When I stop to think about it I wonder if the banquet manager suffered from a headache at the end of it all.
Dinner will be for 300, give or take a dozen. Easy.
Set up for the silent auction in the same room. Not a problem to open another section.
Cash bar — writing is thirsty work. Certainly.
Sound system and podium. Check.
Oh, one more thing. You need to use the same space converted from lunch to book signing tables. Two hours between the events.
By ones and twos our small group gathers in the room. One lady is a published author. Three of us are on various steps of the lader to publication. (How long is that climb?) And one supportive spouse shares the meal and conversation with us.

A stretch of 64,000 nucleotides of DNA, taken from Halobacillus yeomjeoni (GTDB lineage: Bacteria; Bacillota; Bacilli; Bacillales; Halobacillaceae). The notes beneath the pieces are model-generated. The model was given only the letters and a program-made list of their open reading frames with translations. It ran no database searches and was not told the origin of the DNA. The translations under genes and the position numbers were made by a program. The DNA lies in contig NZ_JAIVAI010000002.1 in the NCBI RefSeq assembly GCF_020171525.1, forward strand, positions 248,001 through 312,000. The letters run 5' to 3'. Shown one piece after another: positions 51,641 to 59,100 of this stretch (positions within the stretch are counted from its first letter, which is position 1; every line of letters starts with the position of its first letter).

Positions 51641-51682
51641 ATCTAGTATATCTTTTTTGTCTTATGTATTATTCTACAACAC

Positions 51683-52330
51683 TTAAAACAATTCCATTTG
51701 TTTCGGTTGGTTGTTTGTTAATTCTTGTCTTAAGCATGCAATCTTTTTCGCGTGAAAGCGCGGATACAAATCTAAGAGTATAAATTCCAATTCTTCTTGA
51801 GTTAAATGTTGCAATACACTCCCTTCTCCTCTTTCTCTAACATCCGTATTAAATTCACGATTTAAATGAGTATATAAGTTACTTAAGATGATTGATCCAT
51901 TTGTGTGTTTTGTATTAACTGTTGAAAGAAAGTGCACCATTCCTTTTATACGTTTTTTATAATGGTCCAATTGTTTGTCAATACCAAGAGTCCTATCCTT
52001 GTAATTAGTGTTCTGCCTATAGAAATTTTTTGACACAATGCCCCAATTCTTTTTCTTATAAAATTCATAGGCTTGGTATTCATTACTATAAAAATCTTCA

Food and drink. Photos. Speaker. Contest winners announced. The weekend event peaks in the ballroom on Saturday night.
The program ends. Conferees chat, check the auction tables, and drift off to their hotel rooms or transportation to nearby homes. In the morning we scatter back to our own homes, loved ones, and thoughts. We’ve work to do. All that knowledge presented needs to soak in and find an outlet in our next written story.
Already the hospitality specialists have set up for the next business meetings, conference, or reception.